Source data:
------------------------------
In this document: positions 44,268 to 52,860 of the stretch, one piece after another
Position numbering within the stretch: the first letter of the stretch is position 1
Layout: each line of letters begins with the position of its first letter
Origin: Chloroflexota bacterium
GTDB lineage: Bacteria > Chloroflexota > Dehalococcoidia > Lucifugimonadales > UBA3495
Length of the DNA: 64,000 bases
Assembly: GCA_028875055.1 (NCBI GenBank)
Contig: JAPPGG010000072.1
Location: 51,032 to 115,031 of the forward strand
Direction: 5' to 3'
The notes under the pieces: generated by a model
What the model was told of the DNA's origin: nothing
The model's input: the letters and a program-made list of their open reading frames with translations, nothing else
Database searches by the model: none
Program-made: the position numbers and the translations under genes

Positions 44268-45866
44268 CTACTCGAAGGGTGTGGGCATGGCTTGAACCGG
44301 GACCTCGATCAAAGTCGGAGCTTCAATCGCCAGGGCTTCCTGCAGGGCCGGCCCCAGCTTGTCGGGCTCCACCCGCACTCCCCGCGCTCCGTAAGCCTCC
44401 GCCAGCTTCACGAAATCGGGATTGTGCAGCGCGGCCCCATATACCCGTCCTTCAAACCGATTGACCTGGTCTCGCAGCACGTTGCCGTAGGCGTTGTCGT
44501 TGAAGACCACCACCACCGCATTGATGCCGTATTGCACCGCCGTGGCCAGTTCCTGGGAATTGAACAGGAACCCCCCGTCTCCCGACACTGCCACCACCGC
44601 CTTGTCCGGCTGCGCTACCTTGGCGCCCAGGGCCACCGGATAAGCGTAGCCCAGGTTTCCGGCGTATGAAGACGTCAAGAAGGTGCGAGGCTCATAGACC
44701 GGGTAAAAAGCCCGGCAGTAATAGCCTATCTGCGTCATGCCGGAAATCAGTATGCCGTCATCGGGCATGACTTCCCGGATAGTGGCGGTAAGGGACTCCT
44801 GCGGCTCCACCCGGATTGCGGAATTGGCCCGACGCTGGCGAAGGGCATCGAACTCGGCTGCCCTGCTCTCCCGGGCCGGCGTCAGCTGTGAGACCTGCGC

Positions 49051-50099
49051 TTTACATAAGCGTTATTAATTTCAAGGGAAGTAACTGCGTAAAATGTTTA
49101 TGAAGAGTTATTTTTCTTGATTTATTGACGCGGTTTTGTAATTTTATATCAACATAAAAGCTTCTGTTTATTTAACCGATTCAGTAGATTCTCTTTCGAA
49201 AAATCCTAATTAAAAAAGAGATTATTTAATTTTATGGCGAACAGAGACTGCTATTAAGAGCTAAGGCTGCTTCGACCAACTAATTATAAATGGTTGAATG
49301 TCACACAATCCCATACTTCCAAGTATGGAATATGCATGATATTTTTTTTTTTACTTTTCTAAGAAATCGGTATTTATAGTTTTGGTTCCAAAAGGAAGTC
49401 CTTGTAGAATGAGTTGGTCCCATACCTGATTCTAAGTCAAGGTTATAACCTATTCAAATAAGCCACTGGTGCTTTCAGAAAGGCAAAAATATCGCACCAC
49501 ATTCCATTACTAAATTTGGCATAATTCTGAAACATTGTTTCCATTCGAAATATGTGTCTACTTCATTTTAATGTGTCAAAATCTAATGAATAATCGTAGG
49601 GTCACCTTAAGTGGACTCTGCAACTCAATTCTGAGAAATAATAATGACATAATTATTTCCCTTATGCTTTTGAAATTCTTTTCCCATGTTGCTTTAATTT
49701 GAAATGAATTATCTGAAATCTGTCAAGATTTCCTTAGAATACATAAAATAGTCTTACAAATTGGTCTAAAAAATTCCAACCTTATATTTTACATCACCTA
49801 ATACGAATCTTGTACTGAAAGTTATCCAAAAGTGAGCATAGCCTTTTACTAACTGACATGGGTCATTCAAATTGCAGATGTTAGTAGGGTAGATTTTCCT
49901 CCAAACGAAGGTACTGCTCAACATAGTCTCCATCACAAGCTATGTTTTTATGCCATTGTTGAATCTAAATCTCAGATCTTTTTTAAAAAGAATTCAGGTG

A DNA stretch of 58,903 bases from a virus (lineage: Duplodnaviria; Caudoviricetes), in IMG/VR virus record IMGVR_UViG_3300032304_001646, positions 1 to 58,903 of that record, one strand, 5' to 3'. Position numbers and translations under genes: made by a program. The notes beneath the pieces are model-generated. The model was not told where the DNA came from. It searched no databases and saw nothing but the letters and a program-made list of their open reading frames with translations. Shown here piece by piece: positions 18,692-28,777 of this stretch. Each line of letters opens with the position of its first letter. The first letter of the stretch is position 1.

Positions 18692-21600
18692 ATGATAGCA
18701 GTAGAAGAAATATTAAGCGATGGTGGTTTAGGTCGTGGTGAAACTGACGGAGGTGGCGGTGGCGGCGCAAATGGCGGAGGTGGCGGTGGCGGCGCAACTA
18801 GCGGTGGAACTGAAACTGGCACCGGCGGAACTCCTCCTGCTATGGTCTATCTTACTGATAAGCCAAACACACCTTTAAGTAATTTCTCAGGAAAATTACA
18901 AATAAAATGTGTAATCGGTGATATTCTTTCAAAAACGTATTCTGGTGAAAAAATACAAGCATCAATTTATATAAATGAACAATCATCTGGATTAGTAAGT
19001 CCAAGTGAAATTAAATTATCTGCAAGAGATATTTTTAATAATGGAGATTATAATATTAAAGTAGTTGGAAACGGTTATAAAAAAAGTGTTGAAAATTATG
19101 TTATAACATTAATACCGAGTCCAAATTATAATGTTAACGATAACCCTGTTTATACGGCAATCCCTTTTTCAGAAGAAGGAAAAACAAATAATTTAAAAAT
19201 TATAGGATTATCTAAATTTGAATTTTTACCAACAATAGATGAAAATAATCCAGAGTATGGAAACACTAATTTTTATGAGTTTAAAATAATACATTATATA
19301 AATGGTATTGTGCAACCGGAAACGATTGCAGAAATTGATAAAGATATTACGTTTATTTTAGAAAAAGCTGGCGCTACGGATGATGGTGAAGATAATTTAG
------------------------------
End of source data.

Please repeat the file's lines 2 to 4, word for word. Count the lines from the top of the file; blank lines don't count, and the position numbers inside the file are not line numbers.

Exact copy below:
Position numbering within the stretch: the first letter of the stretch is position 1
Layout: each line of letters begins with the position of its first letter
Origin: Chloroflexota bacterium